Using ICT in Chinese language teaching improves results


From xin.sg:

研究显示,利用资讯通信科技,辅助华文教学,确实对讲英语家庭的孩子有帮助。有学校同华文教研中心,展开试验性课程后发现,原本华文成绩不及格的班级,在完成课程后,及格率上升到33%。

Research shows using ICT in Chinese language teaching can help students from English speaking families to achieve better results in Chinese language. In fact it should apply to all students😉

Mobile phones are featured, though the report mentioned mobile phones only have Internet access and no voice calls and SMS. Not really leveraging on the computing power of mobile phones if you ask me.

5 comments

  1. LH

    > Mobile phones are featured, though the report mentioned mobile phones only have Internet access and no voice calls and SMS. Not really leveraging on the computing power of mobile phones if you ask me.

    When it comes to mobile learning pedagogy or activity design, it doesn’t have to exploit all the mobile technology features available. The salient feature of mobile learning is mobility (learning on the move), while the use of phone calls or SMS is optional (depending on the design). If you take a look at the scholarly literature of mobile learning in the rest of the world, most of the important studies or implementations that have shaped the field’s direction did not leverage on voice calls and SMS. They used PDA or netbook, etc. (certainly no phone calls or SMS) for mobile learning and the learning outcomes have been convincing.

  2. tucksoon

    Hi LH,

    Thanks for your insights.

    I must admit I read very little scholarly literature of mobile learning, but one thing I agree with you is mobile learning doesn’t have to exploit mobile technology features available.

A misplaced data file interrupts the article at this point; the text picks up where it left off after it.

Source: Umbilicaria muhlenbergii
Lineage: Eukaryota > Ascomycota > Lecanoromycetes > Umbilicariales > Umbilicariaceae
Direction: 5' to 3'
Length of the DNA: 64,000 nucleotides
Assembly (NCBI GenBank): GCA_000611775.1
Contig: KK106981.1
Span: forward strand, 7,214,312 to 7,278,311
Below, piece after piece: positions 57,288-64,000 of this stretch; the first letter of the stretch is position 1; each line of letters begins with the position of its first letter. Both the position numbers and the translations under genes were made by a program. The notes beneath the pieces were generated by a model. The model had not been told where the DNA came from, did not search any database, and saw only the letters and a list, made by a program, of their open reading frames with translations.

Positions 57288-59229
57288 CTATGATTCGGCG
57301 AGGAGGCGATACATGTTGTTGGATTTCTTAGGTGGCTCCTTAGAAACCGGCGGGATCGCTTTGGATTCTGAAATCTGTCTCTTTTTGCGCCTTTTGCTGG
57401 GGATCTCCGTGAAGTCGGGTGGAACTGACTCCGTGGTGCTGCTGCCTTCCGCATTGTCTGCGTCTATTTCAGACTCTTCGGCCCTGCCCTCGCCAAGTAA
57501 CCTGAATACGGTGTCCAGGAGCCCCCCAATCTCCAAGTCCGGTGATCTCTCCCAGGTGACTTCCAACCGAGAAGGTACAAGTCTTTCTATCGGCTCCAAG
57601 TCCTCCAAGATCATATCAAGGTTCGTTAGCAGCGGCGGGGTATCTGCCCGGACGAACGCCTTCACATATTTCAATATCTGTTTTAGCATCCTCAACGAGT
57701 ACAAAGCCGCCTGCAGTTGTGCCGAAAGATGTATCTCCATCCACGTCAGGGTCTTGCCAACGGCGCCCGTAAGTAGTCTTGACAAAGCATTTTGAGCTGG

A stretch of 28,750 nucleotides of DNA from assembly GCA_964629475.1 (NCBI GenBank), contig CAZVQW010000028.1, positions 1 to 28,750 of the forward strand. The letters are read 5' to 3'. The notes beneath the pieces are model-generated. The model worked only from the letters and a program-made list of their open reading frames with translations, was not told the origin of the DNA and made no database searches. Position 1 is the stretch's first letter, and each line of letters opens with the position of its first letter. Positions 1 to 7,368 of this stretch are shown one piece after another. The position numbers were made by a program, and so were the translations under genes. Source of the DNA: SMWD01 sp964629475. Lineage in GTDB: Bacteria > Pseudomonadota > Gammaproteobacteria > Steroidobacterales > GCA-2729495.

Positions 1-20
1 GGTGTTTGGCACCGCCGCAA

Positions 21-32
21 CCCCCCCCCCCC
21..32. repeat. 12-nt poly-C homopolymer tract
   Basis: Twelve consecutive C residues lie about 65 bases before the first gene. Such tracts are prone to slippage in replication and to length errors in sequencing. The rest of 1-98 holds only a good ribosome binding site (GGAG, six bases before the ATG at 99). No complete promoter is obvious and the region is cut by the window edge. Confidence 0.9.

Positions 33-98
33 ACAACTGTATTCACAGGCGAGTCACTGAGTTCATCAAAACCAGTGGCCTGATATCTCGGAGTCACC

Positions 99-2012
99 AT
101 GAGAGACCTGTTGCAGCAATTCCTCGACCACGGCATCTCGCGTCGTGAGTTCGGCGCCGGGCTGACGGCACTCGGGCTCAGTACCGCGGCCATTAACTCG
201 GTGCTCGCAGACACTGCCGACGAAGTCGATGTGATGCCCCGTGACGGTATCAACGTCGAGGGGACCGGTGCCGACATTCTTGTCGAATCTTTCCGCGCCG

I just felt that since kids are so good in SMS (You will be amazed by how many thousands of messages my ex-students sent out each month!), it’s a real pity this learning opportunity is not tapped on.

  3. ashleytan

    The use of the smartphone as a minicomputer aside, the most logical thing a user does with it is SMS or call. Using the former only might be a consequence of a ban on the latter two.

    But that is just symptomatic of schooling not meeting students where they are at or not bringing in more real life contexts. If they enjoy SMS, why not make use of it to motivate and contextualize learning? So I agree with you, Tuck Soon, that some folks are not leveraging on what comes naturally.

    There’s research and there is reality. If research does not inform practice, then practice must take matters into its own hands and inform research!🙂

  4. LH

    In designing technology-enhanced learning environment/experience, it depends on what learning objectives that you are trying to achieve in deciding what technological affordances to exploit. I disagree your advocate of going to the other extreme – exploit a popular affordance just because it is popular,. I have been conducting school-based Chinese mobile learning research for 1 1/2 year at primary school level and I know students’ competence and habits very well. First, even at P5 level, less than 20% of students own their personal handphones and SMS-ing is not a default “skill” for them as you thought. Second, they prefer using English in their day-to-day communication with their peers and it is natural that they opt for English SMS if they are given the chance. We are addressing Chinese learning problems and it is important that we are focusing on it, rather then sidetracking.

  5. tucksoon

    Hi Prof Wong,

    I think from Feb till now I have read more about your research on press and learnt a lot. I’m very impressed with the impact of mobile learning at Nan Chiau🙂

    As for affordance of SMS technology, what I meant was the functional affordance like Chinese input, response system and perhaps something in line with microblogging (Twitter). I think my lack of knowledge on mobile learning has lead me into the cool tool trap as pointed out by Dr Ashley Tan. Haha. Thank you for enlightening me🙂

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